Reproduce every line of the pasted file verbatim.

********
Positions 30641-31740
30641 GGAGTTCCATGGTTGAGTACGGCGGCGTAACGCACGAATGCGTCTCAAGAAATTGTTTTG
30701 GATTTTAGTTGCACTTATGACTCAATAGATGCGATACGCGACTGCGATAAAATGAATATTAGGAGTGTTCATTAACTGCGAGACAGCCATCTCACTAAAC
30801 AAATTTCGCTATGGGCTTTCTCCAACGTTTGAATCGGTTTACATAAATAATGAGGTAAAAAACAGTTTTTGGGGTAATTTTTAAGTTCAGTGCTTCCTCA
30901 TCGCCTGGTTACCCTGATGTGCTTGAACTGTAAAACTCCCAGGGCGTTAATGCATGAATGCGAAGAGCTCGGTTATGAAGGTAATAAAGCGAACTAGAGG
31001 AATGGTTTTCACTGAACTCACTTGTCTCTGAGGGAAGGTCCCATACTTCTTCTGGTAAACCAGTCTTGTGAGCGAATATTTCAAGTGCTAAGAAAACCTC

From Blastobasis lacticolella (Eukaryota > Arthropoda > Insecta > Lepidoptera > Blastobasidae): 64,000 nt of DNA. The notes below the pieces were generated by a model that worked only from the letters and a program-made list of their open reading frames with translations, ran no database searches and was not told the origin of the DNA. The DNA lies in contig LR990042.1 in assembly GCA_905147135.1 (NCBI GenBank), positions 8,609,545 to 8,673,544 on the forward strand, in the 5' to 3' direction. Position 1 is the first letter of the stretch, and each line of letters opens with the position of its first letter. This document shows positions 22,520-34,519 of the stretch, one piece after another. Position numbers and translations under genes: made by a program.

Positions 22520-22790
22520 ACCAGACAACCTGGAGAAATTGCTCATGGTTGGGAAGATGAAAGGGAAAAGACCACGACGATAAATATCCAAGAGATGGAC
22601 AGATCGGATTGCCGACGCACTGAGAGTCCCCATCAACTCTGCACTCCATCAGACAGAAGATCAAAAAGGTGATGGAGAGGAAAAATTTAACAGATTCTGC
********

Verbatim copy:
Positions 30641-31740
30641 GGAGTTCCATGGTTGAGTACGGCGGCGTAACGCACGAATGCGTCTCAAGAAATTGTTTTG
30701 GATTTTAGTTGCACTTATGACTCAATAGATGCGATACGCGACTGCGATAAAATGAATATTAGGAGTGTTCATTAACTGCGAGACAGCCATCTCACTAAAC
30801 AAATTTCGCTATGGGCTTTCTCCAACGTTTGAATCGGTTTACATAAATAATGAGGTAAAAAACAGTTTTTGGGGTAATTTTTAAGTTCAGTGCTTCCTCA
30901 TCGCCTGGTTACCCTGATGTGCTTGAACTGTAAAACTCCCAGGGCGTTAATGCATGAATGCGAAGAGCTCGGTTATGAAGGTAATAAAGCGAACTAGAGG
31001 AATGGTTTTCACTGAACTCACTTGTCTCTGAGGGAAGGTCCCATACTTCTTCTGGTAAACCAGTCTTGTGAGCGAATATTTCAAGTGCTAAGAAAACCTC

From Blastobasis lacticolella (Eukaryota > Arthropoda > Insecta > Lepidoptera > Blastobasidae): 64,000 nt of DNA. The notes below the pieces were generated by a model that worked only from the letters and a program-made list of their open reading frames with translations, ran no database searches and was not told the origin of the DNA. The DNA lies in contig LR990042.1 in assembly GCA_905147135.1 (NCBI GenBank), positions 8,609,545 to 8,673,544 on the forward strand, in the 5' to 3' direction. Position 1 is the first letter of the stretch, and each line of letters opens with the position of its first letter. This document shows positions 22,520-34,519 of the stretch, one piece after another. Position numbers and translations under genes: made by a program.

Positions 22520-22790
22520 ACCAGACAACCTGGAGAAATTGCTCATGGTTGGGAAGATGAAAGGGAAAAGACCACGACGATAAATATCCAAGAGATGGAC
22601 AGATCGGATTGCCGACGCACTGAGAGTCCCCATCAACTCTGCACTCCATCAGACAGAAGATCAAAAAGGTGATGGAGAGGAAAAATTTAACAGATTCTGC